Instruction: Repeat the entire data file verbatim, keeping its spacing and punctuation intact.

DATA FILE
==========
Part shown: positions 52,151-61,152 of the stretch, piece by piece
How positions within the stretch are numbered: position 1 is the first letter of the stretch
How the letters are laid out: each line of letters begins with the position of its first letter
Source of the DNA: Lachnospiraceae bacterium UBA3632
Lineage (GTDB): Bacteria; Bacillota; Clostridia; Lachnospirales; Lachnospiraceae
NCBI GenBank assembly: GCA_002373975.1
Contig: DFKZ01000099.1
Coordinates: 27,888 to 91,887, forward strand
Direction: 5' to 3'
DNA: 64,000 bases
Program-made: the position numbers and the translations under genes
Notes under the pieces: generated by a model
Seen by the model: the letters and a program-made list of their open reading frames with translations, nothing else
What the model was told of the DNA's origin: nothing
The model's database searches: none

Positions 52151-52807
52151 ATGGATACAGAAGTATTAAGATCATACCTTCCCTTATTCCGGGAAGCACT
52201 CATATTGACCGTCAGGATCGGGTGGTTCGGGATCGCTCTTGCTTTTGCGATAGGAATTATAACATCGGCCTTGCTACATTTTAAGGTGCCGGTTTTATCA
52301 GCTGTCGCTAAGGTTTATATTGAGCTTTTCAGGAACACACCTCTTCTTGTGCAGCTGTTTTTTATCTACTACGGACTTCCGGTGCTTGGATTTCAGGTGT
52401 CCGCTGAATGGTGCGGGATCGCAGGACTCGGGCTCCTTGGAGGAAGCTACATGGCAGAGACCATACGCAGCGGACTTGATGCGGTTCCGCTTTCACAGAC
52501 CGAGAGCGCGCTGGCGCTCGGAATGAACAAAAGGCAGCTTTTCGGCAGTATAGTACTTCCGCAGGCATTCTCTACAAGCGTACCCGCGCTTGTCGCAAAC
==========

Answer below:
Part shown: positions 52,151-61,152 of the stretch, piece by piece
How positions within the stretch are numbered: position 1 is the first letter of the stretch
How the letters are laid out: each line of letters begins with the position of its first letter
Source of the DNA: Lachnospiraceae bacterium UBA3632
Lineage (GTDB): Bacteria; Bacillota; Clostridia; Lachnospirales; Lachnospiraceae
NCBI GenBank assembly: GCA_002373975.1
Contig: DFKZ01000099.1
Coordinates: 27,888 to 91,887, forward strand
Direction: 5' to 3'
DNA: 64,000 bases
Program-made: the position numbers and the translations under genes
Notes under the pieces: generated by a model
Seen by the model: the letters and a program-made list of their open reading frames with translations, nothing else
What the model was told of the DNA's origin: nothing
The model's database searches: none

Positions 52151-52807
52151 ATGGATACAGAAGTATTAAGATCATACCTTCCCTTATTCCGGGAAGCACT
52201 CATATTGACCGTCAGGATCGGGTGGTTCGGGATCGCTCTTGCTTTTGCGATAGGAATTATAACATCGGCCTTGCTACATTTTAAGGTGCCGGTTTTATCA
52301 GCTGTCGCTAAGGTTTATATTGAGCTTTTCAGGAACACACCTCTTCTTGTGCAGCTGTTTTTTATCTACTACGGACTTCCGGTGCTTGGATTTCAGGTGT
52401 CCGCTGAATGGTGCGGGATCGCAGGACTCGGGCTCCTTGGAGGAAGCTACATGGCAGAGACCATACGCAGCGGACTTGATGCGGTTCCGCTTTCACAGAC
52501 CGAGAGCGCGCTGGCGCTCGGAATGAACAAAAGGCAGCTTTTCGGCAGTATAGTACTTCCGCAGGCATTCTCTACAAGCGTACCCGCGCTTGTCGCAAAC